Think of it as/pcdata> data asylum . /pcdata>
An online system that can work at scale?
I just saw something published on Twitter that moves this closer to reality.
It takes quotes that Brexit supporters have made on Twitter and attaches it to their pictures. Here's the result:
These "tombstones" are a pretty effective way to publish shame. In this case, speech violations, although it could be a pic of a gun owner or #me too violation. Here's how this could work at scale:
What happens when a person is IDed in a fully realized system like this? They are shunned - unemployed, disconnected, ostracized, etc.
Fast, dynamic, and at scale.
to figure out how we can adapt to the challenges we face without the radical simplification of societal collapse.
After I wrote the report, I sent it out to my friend David for feedback. He really liked one of my footnotes. In that footnote, I used TIMN to do some fun analysis of the struggle between Fascism, Communism, and Democracy in the 20th Century.
The analysis looked at each organizational form (the three that were active in the 20th Century were tribalism, institutions, and markets) as contributors to a societal decision making process (simplified by Boyd's OODA).
Through this lens, the 20th struggle between can be boiled down into a struggle between three different types of decision making systems:
Who won? The system that allowed that used all three decision making systems, the US (UK,etc). The US (and the brand of democratic capitalism it promoted) was a Swiss army knife of social decision making. It used what works. This flexibility provided it with more resilience than its competitors and the ability to exploit the opportunities made possible by complexity (from nuclear weapons to computers).
Another interesting observation is that institutions (bureaucratic decision making) don't generate orientation. They are reliant on tribalism for orientation. As we saw under Communism and Fascism, bureaucracies are equally at home implementing genocide as they are at providing social safety nets to the poor/elderly.
It wants to change/pcdata> everyone 's behavior and it is building the means to do it. /pcdata>
As we've seen with #metoo and the doxing of #altright, this network is strongest when it personalizes its attacks. It does this by using the network to discover, document, and then punish the behavior of/pcdata> specific individuals for violations of this consensus morality. So, even if something isn't illegal or within your rights as an individual, you will still get publicly slammed./pcdata>
With this in mind, how will the moral network /pcdata> personalize attacks against people who own guns legally? /pcdata>
This effort gets teeth, and the capacity to impact millions of people simultaneously, through a/pcdata> list. A/pcdata> list of gun owners. /pcdata>
All/pcdata> without legislation or government regulations. /pcdata>
Facebook just announced sweeping changes to/pcdata> fix significant problems with its /pcdata> newsfeed , the main conduit for news and information for over 2 billion people. However, the problems with Facebook's newsfeed won't be fixed with these tweaks. In fact, they are likely to get much worse as Facebook attempts to fix them. /pcdata>
To understand why, let's jet back to 2001, years before Facebook and Twitter. /pcdata>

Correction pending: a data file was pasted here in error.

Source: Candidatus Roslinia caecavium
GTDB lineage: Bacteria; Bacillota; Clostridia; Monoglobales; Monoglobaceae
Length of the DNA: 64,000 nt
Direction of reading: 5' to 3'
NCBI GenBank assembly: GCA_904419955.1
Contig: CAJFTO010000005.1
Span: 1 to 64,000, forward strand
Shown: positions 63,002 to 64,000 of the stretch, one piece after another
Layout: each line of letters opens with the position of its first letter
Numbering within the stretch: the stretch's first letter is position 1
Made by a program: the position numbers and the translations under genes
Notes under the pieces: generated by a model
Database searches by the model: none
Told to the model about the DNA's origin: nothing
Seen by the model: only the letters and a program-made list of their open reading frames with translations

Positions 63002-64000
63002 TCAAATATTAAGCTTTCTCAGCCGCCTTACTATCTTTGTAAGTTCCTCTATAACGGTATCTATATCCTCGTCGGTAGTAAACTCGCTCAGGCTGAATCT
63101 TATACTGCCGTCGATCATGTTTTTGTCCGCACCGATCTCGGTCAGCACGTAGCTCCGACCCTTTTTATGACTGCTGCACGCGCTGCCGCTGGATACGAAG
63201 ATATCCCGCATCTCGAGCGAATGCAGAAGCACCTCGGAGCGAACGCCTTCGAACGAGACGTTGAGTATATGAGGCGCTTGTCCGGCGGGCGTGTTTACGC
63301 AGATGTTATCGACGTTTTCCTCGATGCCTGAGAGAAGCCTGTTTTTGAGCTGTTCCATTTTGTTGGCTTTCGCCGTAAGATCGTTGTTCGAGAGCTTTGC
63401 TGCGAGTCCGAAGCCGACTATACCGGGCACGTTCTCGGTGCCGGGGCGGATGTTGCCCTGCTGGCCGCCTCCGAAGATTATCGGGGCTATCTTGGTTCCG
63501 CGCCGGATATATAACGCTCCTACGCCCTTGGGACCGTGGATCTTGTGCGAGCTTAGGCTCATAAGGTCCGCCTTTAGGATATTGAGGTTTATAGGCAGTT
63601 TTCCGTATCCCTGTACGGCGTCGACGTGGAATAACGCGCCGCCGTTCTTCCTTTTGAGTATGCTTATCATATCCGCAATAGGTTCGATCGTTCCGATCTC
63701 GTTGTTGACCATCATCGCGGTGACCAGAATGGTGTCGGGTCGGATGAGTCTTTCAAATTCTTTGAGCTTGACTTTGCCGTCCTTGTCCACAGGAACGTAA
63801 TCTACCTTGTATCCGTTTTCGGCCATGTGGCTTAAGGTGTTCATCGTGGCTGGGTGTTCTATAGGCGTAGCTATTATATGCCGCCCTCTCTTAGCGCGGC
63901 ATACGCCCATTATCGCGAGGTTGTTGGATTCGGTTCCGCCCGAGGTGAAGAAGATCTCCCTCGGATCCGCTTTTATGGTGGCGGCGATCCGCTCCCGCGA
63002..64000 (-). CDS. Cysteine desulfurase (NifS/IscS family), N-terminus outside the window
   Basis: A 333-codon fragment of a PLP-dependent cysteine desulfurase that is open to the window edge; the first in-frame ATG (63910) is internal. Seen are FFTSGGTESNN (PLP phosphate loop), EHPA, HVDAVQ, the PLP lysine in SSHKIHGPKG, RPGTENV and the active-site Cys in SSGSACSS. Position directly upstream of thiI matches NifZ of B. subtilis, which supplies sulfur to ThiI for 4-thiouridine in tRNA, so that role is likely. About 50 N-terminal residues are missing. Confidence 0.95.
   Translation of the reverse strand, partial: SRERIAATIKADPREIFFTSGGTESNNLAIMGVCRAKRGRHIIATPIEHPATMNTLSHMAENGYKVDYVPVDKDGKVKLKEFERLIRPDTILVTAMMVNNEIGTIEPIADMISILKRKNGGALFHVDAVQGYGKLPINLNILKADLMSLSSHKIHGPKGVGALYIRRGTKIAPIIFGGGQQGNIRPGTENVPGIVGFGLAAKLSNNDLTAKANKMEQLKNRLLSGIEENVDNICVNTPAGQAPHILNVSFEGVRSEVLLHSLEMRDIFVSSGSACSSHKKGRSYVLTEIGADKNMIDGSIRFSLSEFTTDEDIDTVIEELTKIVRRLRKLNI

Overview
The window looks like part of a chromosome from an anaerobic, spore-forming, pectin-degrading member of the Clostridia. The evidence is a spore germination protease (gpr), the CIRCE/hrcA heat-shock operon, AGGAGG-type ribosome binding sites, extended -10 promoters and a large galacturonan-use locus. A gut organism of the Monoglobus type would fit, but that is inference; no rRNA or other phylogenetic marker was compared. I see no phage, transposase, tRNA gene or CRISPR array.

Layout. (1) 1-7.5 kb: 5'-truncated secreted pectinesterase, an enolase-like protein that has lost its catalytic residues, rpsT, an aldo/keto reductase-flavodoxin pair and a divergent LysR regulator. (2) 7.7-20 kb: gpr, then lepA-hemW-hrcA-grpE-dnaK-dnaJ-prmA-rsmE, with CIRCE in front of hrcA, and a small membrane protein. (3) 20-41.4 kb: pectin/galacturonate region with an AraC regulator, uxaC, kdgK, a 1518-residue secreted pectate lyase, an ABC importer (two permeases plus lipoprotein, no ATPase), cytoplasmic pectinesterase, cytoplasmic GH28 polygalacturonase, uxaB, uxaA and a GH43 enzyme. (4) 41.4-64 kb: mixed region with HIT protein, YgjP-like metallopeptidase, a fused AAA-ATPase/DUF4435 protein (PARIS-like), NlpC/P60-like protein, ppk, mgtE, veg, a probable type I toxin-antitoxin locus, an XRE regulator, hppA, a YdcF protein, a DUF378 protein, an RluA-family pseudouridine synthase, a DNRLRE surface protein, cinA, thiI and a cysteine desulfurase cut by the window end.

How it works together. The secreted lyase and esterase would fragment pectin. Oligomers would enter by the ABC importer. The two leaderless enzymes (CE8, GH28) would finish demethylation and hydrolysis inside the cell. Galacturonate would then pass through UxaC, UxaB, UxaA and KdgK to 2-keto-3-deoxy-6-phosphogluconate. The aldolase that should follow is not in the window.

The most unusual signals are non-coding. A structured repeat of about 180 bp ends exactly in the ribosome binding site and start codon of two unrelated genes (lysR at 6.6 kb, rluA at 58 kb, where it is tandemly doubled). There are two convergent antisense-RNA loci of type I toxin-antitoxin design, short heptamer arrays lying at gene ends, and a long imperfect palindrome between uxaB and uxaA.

In 2001, the little software company I was at launched the first social networking product. The central feature of that product was the first /pcdata> newsfeed -- a presentation of the stream of updates you get from the people you are friends with and the pages you follow that you could interact with./pcdata>
The reason I'm mentioning this is that one of the central discussions we had at the time was over how to organize the newsfeed. As we sorted through the options for organizing it, it was apparent even at that early stage that anything but the most basic sorting mechanism (simple reverse chronological order - newest at top) would eventually turn the newsfeed into a chaotic and unpredictable soup.
Keep this in mind as we flash forward to 2018.
In 2018, over 4 billion people are now using social networking, and the newsfeed is now the main conduit for news and information for over half the planet. However, these users aren't using the simple reverse chronological newsfeed we had in the first social networking product.
At Facebook, in particular, the newsfeed is/pcdata> actively managed and sorted -- by algorithms and increasingly, AIs -- to maximize the time people spend on the network and the revenue generated by their interactions. That effort is why the Facebook newsfeed has become a chaotic soup yielding unpredictable outcomes./pcdata>
To see why failure was (and will continue to be) inevitable, let me recast the situation:
See the inevitable problem now?
This is similar in so many ways to the source of the failure we saw with 20th Century Communism. They believed it was possible to centrally manage the economic interactions of millions centrally based on an utopian vision.
Needless to say, those plans didn't work out well. These won't either.
(written on clear and cold winter day)/pcdata>
PS: This is just the start. Already,/pcdata> are overwhelming political systems, transforming warfare//pcdata> , and supercharging transnational criminal enterprise -- far more so than any of the threats that well funded military #cyberwarfare and civilian #cybersecurity protect against. Worse, as if that isn't enough, the ongoing path of development in social networking is taking us towards forms of societal repression that would make George Orwell blush (that's the subject of January's /pcdata> ). /pcdata>
PPS: In a twist, one of the factors that is likely to drive FB towards increasingly heavy handed AI driven censorship will be the nonlinear behavior of the network caused by its constant micromanagement of the newsfeed.